Both sides of Australian politics have urged an end to the escalating trade war between the US and China that sent Wall Street share markets reeling overnight as fears of a recession grows.
Treasurer Josh Frydenberg said when you have trade tensions between the world's two biggest economies, it's not just the protagonists who are affected.
"It's the by-standers as well,' Mr Frydenberg told reporters in Melbourne on Saturday.
Shadow treasurer Jim Chalmers agreed, warning "nobody wins" from the escalating trade war.
US President Donald Trump heaped an additional five per cent in tariffs on some $US550 billion of Chinese goods on Friday just hours after China unveiled tariffs on $US75 billion worth of US goods.
President Trump also demanded US companies move their operations out of China, stoking market fears that the global economy will fall into recession, and sending US stocks into a tailspin.
The Dow Jones Industrial Average fell 623 points or over two per cent, with even larger percentage falls recorded on other key US stock indices, setting up a weak start for the Australian market on Monday.
AMP Capital chief economist Shane Oliver remains of the view that President Trump will likely have to end the trade war if he wants to avoid a US recession and get re-elected next year.
"But at this stage there is still no end in sight and so share markets likely have to fall further to pressure Trump to solve the issue and de-escalate," Dr Oliver said in a note to clients.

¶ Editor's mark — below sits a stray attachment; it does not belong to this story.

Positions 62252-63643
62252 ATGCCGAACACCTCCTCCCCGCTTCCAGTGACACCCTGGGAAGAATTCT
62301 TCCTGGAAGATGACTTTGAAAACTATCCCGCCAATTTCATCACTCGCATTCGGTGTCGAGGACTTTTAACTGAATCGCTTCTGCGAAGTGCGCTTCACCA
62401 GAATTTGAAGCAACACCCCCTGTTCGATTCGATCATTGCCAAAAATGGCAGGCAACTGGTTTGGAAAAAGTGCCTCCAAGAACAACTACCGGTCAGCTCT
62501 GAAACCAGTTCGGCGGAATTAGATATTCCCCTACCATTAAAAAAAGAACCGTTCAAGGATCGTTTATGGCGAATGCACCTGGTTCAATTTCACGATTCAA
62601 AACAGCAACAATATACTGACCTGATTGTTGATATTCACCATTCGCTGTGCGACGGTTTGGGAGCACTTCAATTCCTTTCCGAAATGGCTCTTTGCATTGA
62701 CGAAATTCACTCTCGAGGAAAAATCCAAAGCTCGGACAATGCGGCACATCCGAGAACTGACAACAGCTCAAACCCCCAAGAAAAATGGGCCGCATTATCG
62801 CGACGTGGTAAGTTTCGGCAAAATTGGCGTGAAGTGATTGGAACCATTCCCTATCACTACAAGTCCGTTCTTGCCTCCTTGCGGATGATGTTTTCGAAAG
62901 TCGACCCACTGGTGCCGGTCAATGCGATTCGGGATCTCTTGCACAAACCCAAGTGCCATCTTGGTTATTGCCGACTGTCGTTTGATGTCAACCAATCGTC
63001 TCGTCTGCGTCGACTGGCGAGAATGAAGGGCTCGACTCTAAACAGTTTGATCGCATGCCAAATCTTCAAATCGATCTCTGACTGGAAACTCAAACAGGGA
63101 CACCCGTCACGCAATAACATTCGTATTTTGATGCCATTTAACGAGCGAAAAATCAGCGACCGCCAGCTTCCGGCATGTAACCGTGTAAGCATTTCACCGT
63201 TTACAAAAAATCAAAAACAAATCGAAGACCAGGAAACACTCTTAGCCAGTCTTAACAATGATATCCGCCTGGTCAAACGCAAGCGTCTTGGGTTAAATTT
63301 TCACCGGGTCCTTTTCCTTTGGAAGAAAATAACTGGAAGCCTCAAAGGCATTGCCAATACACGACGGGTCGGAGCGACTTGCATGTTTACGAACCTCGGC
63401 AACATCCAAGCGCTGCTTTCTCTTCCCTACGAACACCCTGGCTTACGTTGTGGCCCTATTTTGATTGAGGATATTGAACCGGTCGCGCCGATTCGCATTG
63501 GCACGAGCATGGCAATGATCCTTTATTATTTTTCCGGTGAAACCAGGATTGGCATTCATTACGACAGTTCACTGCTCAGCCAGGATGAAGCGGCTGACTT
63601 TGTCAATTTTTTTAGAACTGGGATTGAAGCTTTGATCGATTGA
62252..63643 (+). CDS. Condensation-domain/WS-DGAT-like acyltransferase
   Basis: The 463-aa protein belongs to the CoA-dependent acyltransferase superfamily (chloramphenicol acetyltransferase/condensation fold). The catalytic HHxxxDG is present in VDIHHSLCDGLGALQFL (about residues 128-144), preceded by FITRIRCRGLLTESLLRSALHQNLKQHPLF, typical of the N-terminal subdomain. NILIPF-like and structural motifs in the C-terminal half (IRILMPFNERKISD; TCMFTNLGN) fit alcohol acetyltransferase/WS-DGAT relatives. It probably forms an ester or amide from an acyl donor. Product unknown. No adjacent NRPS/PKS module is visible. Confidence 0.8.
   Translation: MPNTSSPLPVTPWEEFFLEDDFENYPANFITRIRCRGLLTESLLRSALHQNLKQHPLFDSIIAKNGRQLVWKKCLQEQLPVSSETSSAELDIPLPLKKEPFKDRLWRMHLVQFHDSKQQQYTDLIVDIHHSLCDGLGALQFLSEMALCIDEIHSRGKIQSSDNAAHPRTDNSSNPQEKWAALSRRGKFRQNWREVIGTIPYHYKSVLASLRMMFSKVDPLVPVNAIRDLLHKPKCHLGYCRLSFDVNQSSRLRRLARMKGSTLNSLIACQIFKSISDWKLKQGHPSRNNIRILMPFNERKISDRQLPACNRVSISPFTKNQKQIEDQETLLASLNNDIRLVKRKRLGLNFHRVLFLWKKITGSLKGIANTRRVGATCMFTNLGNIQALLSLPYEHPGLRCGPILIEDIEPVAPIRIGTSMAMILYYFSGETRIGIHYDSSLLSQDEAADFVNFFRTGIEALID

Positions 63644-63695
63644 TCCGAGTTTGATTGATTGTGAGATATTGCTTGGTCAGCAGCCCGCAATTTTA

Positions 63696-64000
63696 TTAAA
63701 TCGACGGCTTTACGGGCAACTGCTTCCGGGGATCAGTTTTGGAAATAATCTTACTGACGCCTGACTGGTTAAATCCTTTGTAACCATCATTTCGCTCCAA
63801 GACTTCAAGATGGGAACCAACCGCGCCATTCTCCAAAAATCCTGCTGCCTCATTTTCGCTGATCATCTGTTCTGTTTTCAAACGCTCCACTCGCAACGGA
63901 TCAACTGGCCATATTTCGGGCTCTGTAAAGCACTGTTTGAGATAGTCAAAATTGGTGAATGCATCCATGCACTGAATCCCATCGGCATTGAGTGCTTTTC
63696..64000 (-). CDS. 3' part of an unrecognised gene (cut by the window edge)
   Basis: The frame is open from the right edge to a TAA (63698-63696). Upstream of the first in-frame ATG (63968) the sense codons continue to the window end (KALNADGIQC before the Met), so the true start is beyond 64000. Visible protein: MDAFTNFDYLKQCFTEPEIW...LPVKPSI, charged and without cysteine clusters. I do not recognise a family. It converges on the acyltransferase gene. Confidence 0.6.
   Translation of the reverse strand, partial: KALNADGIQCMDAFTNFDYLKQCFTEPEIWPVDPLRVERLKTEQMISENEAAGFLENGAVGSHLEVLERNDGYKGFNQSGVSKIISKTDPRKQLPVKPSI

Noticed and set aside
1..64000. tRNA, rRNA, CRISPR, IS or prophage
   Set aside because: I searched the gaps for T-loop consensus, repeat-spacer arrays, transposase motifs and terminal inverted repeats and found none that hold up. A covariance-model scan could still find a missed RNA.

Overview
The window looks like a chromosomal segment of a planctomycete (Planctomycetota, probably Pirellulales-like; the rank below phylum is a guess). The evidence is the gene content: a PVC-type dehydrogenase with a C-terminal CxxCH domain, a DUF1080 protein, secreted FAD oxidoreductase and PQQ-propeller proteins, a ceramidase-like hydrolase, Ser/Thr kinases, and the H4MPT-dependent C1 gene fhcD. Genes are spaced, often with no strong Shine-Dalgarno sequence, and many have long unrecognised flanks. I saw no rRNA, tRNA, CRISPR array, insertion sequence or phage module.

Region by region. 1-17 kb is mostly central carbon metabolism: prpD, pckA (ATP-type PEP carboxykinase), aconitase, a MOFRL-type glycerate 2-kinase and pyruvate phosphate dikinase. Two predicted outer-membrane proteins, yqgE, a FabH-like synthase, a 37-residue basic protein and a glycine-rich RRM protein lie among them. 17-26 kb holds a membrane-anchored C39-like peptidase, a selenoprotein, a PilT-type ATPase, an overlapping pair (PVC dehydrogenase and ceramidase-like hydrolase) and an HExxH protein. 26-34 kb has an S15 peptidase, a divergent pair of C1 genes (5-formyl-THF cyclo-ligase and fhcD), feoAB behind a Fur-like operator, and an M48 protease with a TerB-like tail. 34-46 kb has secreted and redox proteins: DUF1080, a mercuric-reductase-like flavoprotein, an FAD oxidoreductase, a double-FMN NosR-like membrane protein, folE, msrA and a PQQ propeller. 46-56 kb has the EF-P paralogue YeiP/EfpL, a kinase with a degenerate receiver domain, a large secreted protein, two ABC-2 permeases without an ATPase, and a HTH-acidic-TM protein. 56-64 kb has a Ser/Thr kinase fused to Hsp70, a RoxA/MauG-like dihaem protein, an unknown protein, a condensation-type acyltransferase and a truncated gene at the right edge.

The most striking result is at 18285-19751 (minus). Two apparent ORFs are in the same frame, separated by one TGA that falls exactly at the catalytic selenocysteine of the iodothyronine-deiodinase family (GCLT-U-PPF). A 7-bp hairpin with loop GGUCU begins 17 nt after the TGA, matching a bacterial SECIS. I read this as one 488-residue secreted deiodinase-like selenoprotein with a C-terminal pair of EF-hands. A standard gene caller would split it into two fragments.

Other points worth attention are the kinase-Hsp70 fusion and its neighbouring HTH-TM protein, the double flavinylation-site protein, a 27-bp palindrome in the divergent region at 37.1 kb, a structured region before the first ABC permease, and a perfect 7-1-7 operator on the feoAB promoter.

Mr Frydenberg said Australia's national interest is very clear.
"It's in China and the US coming to the negotiating table, being able to resolve their differences and for the transparent rules based trading system to be maintained," he said.
Dr Chalmers said these issues need to be resolved so that the other countries in the region and around the world aren't unnecessarily impacted.
"Nobody wins from the sort of conflict we're seeing between the Chinese and the Americans," he told told reporters in Brisbane.
He hoped Australian Prime Minister Scott Morrison makes the most of his opportunity to work with other global leaders at the G7 meeting in France this weekend where he has been invited as a guest.
The US-China trade conflict will likely be a key issue at the meeting.